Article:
• Examples

    • Determine the height above the 1st floor of the 4th floor railing in the science center.

    • Is the Ivory-billed Woodpecker extinct?

    • Create a periodic table for the planet Xeron


Peer leaders

Peer Leaders

  • Who they are:

    • The peer leaders are students that have either successfully completed SCI100/200 or are majoring/concentrating in a science field.

  • What’s in it for them:

    • The peer leaders gain valuable pedagogical experience and reinforce their own knowledge.

    • Paid a small stipend

  • Training

    • An intensive day-long class on techniques for engaging students in small group discussions

    • Weekly meeting with faculty to discuss upcoming workshops

    • Weekly peer-leader only meeting to prepare lesson plans for upcoming workshops


Service learning

Service Learning

  • Service learning is method of learning that provides a service to the community using an authentic application of the course concepts.

  • Students reflect upon and evaluate their experiences and incorporate the new knowledge into their course work.

  • Service Learning is fundamental to the SCI100/200 program. Students have an opportunity to use the science they have learned in the classroom for the benefit of the community. SCI100/200 students have volunteered in

    • local schools,

    • environmental centers,

    • museums, and

    • discovery centers.

  • They have worked with children and adolescents with autism and developmental disabilities.

  • All of these experiences are positive, real, meaningful, and offer opportunities to solve problems in a real-world setting.


Some initial outcomes

Some Initial Outcomes

  • We administered an attitudinal survey at the end of the course (we used the SALG and added our own questions)

  • There was no survey of attitudes prior to the course, other than our first day discussions with the students about science. So data is anecdotal at this time.

  • The scale used is 0 – 5 with zero be strongly disagree and 5 being strongly agree


Interactive lecture demonstrations ild

Use of Computer Data Acquisition systems (Pasco) to do experiments for students in real-time to confront their misconceptions.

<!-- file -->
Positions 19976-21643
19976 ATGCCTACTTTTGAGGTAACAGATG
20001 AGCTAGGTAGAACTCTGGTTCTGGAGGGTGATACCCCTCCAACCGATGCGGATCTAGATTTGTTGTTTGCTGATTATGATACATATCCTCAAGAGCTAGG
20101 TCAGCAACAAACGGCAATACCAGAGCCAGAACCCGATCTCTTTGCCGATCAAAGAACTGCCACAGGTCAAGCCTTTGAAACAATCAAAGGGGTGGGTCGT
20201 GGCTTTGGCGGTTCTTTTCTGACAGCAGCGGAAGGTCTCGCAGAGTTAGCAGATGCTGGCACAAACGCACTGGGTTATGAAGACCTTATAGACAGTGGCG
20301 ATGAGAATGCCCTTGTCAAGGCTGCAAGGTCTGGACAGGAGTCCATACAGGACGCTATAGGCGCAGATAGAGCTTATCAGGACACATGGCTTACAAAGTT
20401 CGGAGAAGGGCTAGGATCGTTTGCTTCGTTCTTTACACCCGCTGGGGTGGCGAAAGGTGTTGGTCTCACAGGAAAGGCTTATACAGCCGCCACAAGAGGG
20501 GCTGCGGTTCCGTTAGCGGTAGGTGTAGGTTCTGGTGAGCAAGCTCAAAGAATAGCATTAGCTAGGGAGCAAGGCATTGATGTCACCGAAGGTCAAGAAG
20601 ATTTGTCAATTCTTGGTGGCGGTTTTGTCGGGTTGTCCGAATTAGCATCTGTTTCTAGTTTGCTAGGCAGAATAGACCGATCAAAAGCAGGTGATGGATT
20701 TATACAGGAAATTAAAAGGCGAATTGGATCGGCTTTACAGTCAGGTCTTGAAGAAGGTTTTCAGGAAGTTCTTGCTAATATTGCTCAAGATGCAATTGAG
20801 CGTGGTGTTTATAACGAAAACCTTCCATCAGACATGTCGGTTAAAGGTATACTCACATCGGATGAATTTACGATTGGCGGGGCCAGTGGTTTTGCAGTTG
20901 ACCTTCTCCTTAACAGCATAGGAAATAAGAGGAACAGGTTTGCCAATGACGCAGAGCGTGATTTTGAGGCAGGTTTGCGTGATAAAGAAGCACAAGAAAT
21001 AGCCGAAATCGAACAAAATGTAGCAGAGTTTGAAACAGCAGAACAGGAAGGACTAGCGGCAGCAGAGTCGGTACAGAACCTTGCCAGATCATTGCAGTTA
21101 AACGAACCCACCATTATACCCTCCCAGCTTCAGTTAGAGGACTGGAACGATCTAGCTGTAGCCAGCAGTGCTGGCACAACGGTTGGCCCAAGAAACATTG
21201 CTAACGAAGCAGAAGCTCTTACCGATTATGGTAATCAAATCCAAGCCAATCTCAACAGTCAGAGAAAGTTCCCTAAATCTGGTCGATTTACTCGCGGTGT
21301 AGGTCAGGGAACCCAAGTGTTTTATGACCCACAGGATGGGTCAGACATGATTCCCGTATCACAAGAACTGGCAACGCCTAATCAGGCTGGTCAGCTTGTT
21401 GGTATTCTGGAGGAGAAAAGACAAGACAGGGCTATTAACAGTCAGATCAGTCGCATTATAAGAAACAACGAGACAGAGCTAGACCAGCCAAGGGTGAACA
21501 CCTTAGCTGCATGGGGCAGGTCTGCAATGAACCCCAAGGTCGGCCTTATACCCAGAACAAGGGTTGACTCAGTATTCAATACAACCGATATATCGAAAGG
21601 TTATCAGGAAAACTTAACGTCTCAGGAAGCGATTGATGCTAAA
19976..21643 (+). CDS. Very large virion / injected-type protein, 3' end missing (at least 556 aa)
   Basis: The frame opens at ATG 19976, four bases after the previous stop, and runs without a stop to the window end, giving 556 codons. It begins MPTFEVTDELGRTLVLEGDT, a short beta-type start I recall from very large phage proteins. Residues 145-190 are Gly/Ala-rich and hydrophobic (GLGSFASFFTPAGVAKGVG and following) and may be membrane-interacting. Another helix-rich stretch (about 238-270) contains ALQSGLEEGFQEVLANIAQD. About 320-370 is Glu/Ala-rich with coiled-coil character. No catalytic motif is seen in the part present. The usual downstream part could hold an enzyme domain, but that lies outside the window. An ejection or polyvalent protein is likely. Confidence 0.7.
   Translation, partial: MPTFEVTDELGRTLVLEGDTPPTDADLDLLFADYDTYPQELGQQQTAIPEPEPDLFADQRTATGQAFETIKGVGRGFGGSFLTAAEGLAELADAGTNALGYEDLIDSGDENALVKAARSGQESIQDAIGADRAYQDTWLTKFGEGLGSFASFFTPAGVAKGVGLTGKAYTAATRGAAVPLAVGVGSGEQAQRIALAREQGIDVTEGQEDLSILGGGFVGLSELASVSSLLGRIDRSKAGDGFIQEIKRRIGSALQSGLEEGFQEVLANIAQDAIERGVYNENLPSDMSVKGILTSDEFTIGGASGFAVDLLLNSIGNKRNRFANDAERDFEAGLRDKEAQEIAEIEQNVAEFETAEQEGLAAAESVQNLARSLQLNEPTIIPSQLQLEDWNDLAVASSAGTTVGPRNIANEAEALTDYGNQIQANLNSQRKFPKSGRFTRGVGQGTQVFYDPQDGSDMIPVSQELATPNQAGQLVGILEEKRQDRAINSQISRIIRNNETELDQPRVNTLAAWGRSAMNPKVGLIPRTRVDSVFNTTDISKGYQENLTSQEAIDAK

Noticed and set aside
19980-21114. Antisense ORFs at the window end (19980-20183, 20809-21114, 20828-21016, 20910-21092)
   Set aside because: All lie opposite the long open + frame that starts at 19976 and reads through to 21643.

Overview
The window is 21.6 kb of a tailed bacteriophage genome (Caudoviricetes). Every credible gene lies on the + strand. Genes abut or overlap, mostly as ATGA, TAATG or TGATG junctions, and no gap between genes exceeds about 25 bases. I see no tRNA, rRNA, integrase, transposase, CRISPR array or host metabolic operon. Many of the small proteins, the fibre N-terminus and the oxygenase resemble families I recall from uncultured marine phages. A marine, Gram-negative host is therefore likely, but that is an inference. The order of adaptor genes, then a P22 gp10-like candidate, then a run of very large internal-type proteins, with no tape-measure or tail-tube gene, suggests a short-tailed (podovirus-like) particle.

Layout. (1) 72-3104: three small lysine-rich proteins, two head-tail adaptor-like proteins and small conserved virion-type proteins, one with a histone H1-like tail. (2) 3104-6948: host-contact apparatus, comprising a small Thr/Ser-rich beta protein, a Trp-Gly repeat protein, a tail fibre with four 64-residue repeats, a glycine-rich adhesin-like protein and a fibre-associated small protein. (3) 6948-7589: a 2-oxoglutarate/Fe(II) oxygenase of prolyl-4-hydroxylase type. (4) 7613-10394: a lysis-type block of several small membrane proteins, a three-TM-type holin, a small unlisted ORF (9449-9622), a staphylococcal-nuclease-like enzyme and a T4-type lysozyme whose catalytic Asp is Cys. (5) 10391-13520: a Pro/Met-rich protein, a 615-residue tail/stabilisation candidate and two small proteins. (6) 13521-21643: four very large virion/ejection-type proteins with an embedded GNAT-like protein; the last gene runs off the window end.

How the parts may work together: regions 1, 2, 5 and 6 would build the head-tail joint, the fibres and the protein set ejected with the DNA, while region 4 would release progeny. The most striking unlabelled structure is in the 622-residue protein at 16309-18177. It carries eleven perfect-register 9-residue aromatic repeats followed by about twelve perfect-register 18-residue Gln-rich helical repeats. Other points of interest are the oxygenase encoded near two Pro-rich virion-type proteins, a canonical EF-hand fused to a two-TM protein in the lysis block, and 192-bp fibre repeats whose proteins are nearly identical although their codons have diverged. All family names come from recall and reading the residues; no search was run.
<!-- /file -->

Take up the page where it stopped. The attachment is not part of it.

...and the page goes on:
Interactive Lecture Demonstrations (ILD)

  • Example: Newton’s 3rd Law. Students typically apply Newton’s 3rd law correctly for a head-on collision between 2 equal mass vehicles, but almost always predict that the smaller car will experience a greater force than the larger car in an unequal mass head-on collision.

  • After using the Newton’s 3rd Law ILD (Interactive Lecture Demonstrations, Active Learning in Introductory Physics, Sokoloff and Thornton) my elementary educations majors performed BETTER than my calculus-based physics students (who did not receive the ILD) on and FCI question concerning Newton’s 3rd Law.


Problem based learning in the physical sciences

The Value of Interactive Lecture Demonstrations

Comparing performance on a force concept inventory (FCI) question with and without ILDs

In the following figure, Student A has a mass of 75 kg and student B has a mass of 57 kg. They sit in identical office chairs facing each other. Student A places his bare feet on the knees of student B as shown. Student A then suddenly pushes outward with both his feet, causing both chairs to move.

During the push, and while the two students are still touching one another,

1. Neither student exerts a force on the other.

2. Student A exerts a force on B, but student B does not exert any force on A.

3. Each student exerts a force on the other, but student B exerts a larger force.

4. Each student exerts a force on the other, but student A exerts a larger force.

5. Each student exerts the same amount of force on the other.

Correct Answer